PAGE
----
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June exports down 21.4%
Published on: 2009-07-13
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BEIJING (AP) — China's exports and imports fell again in June but declines were less severe than in May, data showed Friday, adding to signs the world's third-largest economy is recovering from its slump.

Exports fell 21.4 percent in June from a year earlier, the government's Xinhua News Agency reported, citing the Chinese customs agency. That was an improvement over May's record 26.4 percent decline.

China's trade collapsed in late 2008 as the global consumer demand plunged, wiping out millions of factory jobs. Analysts say a full-fledged recovery will have to wait until China's key U.S. and European export markets rebound.

"Overseas demand still hasn't recovered yet," said Hu Xiaoyue, an economist at Shanghai Securities. "The role of exports in economic growth will continue to weaken."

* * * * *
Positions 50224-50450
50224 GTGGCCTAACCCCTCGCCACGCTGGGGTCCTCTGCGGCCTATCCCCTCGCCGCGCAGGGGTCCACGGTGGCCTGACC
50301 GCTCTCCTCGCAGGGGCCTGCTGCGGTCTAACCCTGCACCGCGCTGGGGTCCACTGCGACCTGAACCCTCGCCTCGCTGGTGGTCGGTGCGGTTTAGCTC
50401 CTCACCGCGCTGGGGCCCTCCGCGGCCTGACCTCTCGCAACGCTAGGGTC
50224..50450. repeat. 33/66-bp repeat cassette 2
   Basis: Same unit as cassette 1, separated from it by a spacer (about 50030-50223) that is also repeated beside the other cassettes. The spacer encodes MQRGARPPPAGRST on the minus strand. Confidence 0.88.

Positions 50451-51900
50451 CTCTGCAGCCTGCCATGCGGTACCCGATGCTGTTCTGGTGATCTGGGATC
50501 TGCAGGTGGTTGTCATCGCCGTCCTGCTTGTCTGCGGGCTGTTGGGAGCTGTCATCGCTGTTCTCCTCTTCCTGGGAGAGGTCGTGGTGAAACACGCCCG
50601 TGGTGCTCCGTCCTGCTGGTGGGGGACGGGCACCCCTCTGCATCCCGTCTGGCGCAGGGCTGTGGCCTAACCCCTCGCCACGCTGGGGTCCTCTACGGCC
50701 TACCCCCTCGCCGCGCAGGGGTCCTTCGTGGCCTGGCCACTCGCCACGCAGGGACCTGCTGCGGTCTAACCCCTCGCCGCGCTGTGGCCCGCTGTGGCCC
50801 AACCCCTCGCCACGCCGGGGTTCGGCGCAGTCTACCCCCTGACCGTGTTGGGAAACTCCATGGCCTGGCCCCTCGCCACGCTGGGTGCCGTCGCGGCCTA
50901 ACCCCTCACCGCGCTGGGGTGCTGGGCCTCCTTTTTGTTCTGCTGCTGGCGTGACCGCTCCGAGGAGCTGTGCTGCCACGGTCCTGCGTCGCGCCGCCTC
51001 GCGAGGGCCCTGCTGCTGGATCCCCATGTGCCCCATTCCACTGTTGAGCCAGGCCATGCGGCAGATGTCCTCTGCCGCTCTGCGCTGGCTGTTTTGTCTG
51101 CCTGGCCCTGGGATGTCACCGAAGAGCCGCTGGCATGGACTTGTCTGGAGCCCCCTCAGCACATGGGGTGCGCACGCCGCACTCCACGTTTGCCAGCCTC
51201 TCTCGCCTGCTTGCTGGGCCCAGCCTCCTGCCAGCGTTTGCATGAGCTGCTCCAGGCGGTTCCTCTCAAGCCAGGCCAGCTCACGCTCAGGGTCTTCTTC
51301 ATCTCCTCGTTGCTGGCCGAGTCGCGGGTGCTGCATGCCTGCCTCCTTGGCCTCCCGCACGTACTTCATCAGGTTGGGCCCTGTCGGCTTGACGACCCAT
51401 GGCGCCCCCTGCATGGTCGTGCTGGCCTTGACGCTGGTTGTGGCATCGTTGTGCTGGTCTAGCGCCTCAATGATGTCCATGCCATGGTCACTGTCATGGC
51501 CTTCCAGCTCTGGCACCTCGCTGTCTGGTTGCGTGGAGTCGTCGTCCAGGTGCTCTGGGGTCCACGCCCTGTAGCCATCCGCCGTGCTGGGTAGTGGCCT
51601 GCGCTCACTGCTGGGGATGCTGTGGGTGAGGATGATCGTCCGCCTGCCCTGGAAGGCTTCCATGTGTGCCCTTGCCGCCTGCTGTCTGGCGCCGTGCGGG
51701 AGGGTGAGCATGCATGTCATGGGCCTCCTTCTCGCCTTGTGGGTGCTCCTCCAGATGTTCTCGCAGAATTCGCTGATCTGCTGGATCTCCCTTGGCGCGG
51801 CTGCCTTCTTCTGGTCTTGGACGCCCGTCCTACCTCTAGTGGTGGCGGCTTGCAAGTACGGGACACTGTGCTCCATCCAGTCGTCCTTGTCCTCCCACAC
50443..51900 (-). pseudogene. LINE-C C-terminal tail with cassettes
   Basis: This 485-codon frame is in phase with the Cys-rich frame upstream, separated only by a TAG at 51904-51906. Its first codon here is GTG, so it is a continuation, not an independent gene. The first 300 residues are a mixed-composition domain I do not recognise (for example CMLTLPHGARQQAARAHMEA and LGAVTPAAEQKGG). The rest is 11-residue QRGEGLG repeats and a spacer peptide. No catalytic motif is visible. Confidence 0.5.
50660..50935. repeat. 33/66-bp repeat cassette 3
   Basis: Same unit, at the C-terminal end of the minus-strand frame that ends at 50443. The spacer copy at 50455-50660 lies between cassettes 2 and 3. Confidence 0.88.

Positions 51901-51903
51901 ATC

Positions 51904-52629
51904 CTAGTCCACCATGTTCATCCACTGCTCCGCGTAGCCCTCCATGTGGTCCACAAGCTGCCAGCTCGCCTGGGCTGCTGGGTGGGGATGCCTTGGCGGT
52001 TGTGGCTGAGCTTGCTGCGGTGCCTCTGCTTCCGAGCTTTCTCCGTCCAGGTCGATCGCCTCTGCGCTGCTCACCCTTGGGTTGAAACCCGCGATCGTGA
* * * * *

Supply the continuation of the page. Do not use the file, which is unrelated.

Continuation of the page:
Beijing is trying to shield the economy from the downturn by boosting domestic consumption with a 4 trillion yuan ($586 million) package of spending on public works construction and other initiatives.

The government is due to report quarterly economic growth next week and analysts are forecasting an expansion of about 7 percent from a year earlier. That would be an improvement over first-quarter growth of 6.1 percent.

Other indicators of China's economic health including retail sales, housing prices and factory activity also are improving.

June imports also fell, declining 13.2 percent from a year earlier, Xinhua said. That was an improvement over May's 25.2 percent fall and far better than January's record 43.1 percent plunge.

China's global trade surplus narrowed to just $8.2 billion, its second-smallest gap in many years after February's $4.8 billion. Last year's trade gap was as high as $40 billion a month.

Stronger imports suggest China's appetite for iron ore, industrial components, consumer goods and other products is picking up as companies buy supplies for stimulus-financed projects.

Global commodity prices are down from last year's highs, so imports have declined in financial terms even as they rise in volume.

Hu cautioned that stronger imports reflect stimulus-fueled demand in some areas while other segments of the economy are still lackluster.

"The increase is not due to the rebound in China's general demand, but a jump for certain products related to the investment," Hu said.

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